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Title: The Atrium and Embolic Stroke: Myopathy Not Atrial Fibrillation as the Requisite Determinant?
Austin Authors: Sajeev, Jithin K;Kalman, Jonathan M;Dewey, Helen;Cooke, Jennifer C;Teh, Andrew W 
Affiliation: Department of Neuorosciences, Eastern Health, Melbourne, Victoria, Australia
Department of Cardiology, Royal Melbourne Hospital, Melbourne, Victoria, Australia
University of Melbourne, Melbourne, Victoria, Australia
Department of Cardiology, Austin Health, Heidelberg, Victoria, Australia
Monash University, Melbourne, Victoria, Australia
Department of Cardiology, Eastern Health, Melbourne, Victoria, Australia
Issue Date: Mar-2020
Publication information: JACC. Clinical electrophysiology 2020; 6(3): 251-261
Abstract: Atrial fibrillation (AF) is well-recognized in the pathophysiology of left atrial thrombogenesis and resultant cardioembolic stroke. Subclinical AF is believed to account for a significant proportion of embolic stroke. However, recent randomized control trials failed to demonstrate a significant benefit for oral anticoagulation, in an unselected population with embolic stroke of undetermined source. This has reinvigorated the focus on finding robust markers to identify patients at risk of cardioembolic stroke. Several nonfibrillatory atrial electrical markers, along with structural and biochemical abnormalities, have been associated with ischemic stroke, independently of AF. An increasingly complex relationship exists among vascular risk factors, atrial remodeling, and thrombogenesis. Identifying robust markers of an underlying atrial myopathy may allow for early identification of patients at risk for cardioembolic stroke. This review outlines the inconsistencies in the evidence for AF as the prerequisite for left atrial thrombogenesis and embolic stroke. It will highlight the current evidence and controversies for adverse atrial remodeling, independent from rhythm, as a plausible mechanism for left atrial thrombogenesis and ischemic stroke.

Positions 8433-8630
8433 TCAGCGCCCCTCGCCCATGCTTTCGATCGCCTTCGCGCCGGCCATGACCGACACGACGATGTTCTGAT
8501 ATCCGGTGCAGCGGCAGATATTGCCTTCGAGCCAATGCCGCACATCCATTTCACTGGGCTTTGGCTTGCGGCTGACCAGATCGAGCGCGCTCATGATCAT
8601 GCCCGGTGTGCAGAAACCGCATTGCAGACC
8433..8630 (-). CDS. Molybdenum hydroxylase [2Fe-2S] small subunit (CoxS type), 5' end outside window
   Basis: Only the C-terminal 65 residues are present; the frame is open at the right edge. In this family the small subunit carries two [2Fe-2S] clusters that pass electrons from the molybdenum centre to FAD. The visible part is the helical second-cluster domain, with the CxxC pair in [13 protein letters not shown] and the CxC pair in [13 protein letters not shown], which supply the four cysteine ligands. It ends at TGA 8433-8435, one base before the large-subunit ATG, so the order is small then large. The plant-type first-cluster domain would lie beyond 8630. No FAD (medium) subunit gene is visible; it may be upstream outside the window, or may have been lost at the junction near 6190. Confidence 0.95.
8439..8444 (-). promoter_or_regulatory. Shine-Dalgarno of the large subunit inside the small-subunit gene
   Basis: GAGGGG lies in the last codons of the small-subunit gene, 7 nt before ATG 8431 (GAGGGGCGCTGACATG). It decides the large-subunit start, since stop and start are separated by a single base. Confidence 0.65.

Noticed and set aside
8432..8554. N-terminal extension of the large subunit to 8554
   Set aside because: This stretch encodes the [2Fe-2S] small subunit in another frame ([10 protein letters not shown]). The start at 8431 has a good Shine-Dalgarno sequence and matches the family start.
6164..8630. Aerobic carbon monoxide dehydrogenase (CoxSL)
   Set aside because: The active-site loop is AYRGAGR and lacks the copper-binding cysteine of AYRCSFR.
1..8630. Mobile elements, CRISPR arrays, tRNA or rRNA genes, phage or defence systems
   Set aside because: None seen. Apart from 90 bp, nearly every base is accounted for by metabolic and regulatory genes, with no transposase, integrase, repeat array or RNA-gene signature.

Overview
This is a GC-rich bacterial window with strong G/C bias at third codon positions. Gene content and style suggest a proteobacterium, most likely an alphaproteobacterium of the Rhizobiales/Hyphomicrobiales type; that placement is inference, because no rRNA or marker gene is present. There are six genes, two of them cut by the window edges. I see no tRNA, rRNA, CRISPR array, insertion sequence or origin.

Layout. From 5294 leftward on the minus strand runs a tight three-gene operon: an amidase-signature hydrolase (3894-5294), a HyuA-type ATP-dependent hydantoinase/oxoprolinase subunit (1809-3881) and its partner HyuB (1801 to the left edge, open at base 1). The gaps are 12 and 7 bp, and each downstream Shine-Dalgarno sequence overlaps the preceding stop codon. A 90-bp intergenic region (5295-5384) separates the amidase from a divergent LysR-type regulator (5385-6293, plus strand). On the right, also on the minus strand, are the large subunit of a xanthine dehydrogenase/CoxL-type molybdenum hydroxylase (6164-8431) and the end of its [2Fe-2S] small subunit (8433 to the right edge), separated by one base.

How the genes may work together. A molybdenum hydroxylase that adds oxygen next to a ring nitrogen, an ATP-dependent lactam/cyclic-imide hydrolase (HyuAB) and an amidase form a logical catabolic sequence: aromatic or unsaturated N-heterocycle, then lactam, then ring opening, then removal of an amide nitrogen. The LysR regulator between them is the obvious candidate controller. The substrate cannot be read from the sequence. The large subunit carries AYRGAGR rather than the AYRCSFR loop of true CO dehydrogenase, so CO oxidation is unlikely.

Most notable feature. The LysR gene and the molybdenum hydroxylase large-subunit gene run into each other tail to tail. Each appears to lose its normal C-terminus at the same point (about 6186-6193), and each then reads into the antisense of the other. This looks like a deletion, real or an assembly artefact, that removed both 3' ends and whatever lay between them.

DOI: 10.1016/j.jacep.2019.12.013
Journal: JACC. Clinical electrophysiology
PubMed URL: 32192674
Type: Journal Article
Subjects: ESUS
Appears in Collections:Journal articles

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